The NY senator has been blamed to stoking panic among IndyMac depositors - and leading, at least in part, to the withdrawal of more than $1.3 billion that led to Friday's takeover by federal regulators. But Schumer defended himself during a Sunday news conference, saying that it's regulators who were not doing their job. "The regulator here was asleep at the switch," Schumer said. "The administration is doing what they always do, blaming the fire on the person who called 911." Meanwhile, FDIC offical John Bovenzi is holding a news conference at this hour in Pasadena, where he's saying that IndyMac will resume normal operations tomorrow and that business will be back to normal. "It is a strong and a safe institution," he said. “Customers should view this as just a change in ownership.” Of course the feds will be anxious to find a buyer for the company ASAP.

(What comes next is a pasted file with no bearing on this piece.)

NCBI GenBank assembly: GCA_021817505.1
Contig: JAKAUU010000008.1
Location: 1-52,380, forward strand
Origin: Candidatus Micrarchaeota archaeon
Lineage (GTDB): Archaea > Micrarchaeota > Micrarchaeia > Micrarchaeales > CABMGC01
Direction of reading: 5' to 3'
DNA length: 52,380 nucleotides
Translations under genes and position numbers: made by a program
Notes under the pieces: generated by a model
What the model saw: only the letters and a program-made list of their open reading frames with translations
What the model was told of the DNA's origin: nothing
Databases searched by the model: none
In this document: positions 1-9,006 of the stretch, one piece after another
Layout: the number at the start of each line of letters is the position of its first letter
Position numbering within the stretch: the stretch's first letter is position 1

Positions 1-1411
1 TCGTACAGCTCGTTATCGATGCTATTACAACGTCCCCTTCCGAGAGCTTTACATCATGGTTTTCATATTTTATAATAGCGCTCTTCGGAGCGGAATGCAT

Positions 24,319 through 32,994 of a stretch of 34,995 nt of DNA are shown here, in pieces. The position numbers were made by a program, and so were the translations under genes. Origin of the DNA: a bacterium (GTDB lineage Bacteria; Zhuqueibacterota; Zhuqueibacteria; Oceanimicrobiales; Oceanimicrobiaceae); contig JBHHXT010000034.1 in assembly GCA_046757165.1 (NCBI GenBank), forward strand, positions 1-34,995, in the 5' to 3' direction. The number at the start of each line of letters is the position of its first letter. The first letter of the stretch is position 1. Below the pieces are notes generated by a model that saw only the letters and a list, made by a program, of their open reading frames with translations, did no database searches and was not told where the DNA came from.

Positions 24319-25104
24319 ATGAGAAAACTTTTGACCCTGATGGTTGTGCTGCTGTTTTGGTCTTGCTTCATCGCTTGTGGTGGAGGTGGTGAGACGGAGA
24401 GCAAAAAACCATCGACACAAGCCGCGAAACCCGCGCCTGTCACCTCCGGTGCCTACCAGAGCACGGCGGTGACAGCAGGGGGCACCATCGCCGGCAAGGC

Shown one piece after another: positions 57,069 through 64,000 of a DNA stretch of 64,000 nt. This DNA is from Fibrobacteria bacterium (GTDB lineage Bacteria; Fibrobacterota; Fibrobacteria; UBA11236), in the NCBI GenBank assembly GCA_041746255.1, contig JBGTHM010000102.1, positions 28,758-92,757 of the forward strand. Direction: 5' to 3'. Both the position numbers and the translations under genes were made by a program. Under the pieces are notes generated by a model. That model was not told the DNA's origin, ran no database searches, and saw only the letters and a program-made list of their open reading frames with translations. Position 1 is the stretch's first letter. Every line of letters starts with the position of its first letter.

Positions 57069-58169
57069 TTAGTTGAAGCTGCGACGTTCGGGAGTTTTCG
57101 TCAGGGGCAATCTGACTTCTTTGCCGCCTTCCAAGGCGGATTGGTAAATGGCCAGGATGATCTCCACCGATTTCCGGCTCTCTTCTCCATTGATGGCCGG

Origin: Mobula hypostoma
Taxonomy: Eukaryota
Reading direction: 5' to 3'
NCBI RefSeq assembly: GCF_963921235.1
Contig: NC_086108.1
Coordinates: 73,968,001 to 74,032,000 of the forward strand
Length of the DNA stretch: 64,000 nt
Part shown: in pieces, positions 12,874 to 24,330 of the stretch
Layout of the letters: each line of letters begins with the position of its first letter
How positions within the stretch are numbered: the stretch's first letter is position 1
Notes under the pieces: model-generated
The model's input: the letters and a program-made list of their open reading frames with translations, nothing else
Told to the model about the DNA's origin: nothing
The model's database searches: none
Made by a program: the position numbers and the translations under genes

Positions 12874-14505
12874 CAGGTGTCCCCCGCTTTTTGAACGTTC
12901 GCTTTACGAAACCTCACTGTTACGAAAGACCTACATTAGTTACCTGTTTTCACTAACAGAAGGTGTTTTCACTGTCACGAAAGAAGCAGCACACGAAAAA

Also today, FDIC Chairman Sheila C. Bair, issued a statement that addresses the "inaccurate and inflammatory reporting which could well cause needless, unnecessary worry and angst among bank depositors throughout the country." Blair and Bovenzi are stressing that accounts up to $100,000 are federally insured, no matter what (IRAs are covered up to $250,000). "If you find that you are not fully insured, it may be possible to restructure your accounts to bring your deposits below the insured limits," she said. "But first get the facts before making any changes in your accounts or banking relationships."